Who Really Wiped Out The Templars?

Illustration for article titled Who Really Wiped Out The Templars?

The Templars have gained a formidable reputation, thanks to years of appearances in genre stories. They tend to be a convenient Secret Underground Order whenever someone needs to fight (or be helped by) a Secret Underground Order. But what were they really? And who wiped them out?


The Knights Templar tend to play the good guys in some stories and the bad guys in others. But whether they were “good” or “bad” in real life is up for debate. They were created to lead the Crusades, and were meant to be lean and holy monk-knight combinations. Their asceticism attracted wealth, since everybody thought that giving to the most disciplined and devout orders would be the surest ticket to Heaven. (This notion also enriched the Franciscans until they were a wealthy and powerful order.)

Over time, the Templars amassed wealth, which they loaned out at interest. Unfortunately for them, the wealth and power they gathered made them a target, as did the fact that as wealthy money-lenders, they were not well-loved. When times got tough, and the poor were either too impoverished or too rebellious to be worth taxing, the Templars began to look like a plum that could easily be plucked. Philip IV of France decided he was the man for the job. One Friday the 13th in 1307, he had all the Knights Templar arrested. (This may be the reason why we consider Friday 13th to be unlucky.) This was a long-planned undertaking, as the Knights Templar had about 2000 members.


Over the next few weeks, the members of the order were tortured relentlessly until they confessed to various sacrilegious acts, including urinating on the cross, worshiping a cat, and that old favorite, sodomy. The Templars are often portrayed as viril young knights or fanatic young priests burning with religious fervor, but at the time, most of the members of the order were old. Many succumbed to torture and the deprivation that comes with imprisonment. Those who survived were, for the most part, executed. The head of the order, Jacques de Molay, was brought up on a public stage to confess his crimes and the crimes of his order. Instead he declared his innocence, and before being burned alive, people say he claimed that within a year both Philip IV and the Pope who had authorized the trials would die. Both did die within the year – the Pope only lasted a month – and the reputation of the Templars as a powerful quasi-mystical secret society was sealed.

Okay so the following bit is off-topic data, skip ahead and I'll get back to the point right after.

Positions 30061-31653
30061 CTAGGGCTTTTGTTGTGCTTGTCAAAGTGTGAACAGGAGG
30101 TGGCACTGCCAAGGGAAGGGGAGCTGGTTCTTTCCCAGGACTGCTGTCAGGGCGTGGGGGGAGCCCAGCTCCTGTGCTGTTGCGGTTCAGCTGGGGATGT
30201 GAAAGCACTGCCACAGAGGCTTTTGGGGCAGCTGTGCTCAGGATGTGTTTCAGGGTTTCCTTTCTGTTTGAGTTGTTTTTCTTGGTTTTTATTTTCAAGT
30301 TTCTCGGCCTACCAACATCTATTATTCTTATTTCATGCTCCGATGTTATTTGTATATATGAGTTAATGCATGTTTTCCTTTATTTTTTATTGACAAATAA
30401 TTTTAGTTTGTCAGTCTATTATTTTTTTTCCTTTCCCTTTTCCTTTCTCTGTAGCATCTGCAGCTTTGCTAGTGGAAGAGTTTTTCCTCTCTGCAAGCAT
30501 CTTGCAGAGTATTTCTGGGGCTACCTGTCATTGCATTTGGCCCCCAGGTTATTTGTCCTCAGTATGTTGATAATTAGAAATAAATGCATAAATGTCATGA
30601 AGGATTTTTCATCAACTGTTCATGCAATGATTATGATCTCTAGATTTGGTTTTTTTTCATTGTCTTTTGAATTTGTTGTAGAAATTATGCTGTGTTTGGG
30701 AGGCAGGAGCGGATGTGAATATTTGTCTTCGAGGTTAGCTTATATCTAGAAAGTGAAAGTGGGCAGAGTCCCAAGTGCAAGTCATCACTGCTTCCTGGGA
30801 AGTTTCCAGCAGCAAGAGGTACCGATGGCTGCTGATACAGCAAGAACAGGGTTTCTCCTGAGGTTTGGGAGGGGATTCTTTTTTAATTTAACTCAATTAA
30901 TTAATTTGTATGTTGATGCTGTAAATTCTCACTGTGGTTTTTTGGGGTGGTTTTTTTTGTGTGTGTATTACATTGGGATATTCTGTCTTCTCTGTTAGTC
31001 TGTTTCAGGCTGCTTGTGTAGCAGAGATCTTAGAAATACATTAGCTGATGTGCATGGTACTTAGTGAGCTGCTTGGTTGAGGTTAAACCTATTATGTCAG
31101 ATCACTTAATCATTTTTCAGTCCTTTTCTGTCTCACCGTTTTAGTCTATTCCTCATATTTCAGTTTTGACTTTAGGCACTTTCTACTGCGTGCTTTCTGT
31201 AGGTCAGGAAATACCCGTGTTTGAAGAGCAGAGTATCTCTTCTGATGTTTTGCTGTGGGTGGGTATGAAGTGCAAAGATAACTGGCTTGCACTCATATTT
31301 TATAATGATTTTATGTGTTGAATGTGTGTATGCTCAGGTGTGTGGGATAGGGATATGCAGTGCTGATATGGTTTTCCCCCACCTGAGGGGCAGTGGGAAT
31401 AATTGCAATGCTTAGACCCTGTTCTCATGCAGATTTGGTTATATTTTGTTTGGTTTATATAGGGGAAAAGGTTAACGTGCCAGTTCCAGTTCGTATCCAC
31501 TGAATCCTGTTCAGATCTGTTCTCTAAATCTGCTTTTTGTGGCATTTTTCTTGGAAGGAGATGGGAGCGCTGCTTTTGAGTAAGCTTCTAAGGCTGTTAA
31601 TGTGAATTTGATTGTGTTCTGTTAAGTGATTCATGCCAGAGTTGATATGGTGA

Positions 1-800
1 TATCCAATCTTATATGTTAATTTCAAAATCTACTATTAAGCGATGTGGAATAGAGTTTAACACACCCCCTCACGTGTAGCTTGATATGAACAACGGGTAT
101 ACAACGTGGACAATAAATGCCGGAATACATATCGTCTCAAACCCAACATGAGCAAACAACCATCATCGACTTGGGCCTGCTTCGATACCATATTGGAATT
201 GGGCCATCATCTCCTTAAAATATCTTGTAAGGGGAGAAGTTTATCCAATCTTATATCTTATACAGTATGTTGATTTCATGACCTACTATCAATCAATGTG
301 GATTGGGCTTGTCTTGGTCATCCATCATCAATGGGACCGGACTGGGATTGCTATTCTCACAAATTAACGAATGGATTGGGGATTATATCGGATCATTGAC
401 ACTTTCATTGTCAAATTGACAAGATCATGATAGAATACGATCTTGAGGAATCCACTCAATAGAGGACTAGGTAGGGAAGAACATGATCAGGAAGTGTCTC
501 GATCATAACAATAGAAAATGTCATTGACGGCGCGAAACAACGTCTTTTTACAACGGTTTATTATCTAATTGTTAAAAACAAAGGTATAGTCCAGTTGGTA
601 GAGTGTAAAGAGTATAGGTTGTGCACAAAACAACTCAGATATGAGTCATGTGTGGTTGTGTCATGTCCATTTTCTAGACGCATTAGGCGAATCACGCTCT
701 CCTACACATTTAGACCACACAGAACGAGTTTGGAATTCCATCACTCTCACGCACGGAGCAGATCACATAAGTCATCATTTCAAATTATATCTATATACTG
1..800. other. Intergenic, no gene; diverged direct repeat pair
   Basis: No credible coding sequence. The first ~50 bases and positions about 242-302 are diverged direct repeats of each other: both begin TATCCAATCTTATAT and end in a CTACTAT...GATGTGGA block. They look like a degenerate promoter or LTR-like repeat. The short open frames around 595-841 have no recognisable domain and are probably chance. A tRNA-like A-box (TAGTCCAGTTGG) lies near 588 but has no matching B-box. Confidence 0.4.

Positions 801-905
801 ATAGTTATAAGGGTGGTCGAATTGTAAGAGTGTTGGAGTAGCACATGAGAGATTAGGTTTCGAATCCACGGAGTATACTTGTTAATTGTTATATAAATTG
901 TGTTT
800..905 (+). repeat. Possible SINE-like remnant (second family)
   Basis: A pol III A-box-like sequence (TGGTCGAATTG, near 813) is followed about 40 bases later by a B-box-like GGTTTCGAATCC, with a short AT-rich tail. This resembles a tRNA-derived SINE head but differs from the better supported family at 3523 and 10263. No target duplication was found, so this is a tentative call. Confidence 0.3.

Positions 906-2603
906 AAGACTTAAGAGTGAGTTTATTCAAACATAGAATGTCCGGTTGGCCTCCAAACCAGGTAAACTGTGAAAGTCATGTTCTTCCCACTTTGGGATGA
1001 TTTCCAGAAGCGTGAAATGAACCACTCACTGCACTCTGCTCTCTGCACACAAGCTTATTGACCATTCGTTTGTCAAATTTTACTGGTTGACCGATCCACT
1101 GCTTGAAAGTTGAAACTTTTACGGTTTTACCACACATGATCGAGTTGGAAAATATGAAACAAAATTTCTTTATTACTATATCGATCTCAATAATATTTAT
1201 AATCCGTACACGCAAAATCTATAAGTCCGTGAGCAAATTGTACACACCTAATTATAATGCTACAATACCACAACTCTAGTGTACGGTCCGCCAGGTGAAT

[Source: A Distant Mirror, by Barbara Tuchman]

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There is a critical mistake that a lot of genre fiction makes that the entry doesn’t dispel which is the timing of Templars’ creation. Contrary to what some prominent Tom Hanks films would have you believe, the Templars did not lead the First Crusade. They were created after the founding of the Kingdom of Jerusalem with the purpose of guarding the paths in and out of the Kingdom.

Their position as border and highway guards put them in an excellent position to be a medieval bank. You gave cash to a Templar office in France who provided you with a certificate which you could then redeem in the Levant. This way you didn’t have to carry cash with you on the roads and fall prey to robbers.

Once the Latin East evaporated in the early 13th Century, there was no need for a banking or military order whose focus was the Holy Land. It doesn’t take a genius to see why the Templars were wiped out and it had nothing to do with “secret histories” or heretical beliefs. By the late 13th century they were a cash rich but useless remnant of the Latin East and a ripe target to the perpetually short of funds European monarchs. There was cloth of gold to buy and wars to fight and kings and dukes didn’t want to deal with the headache of levying taxes.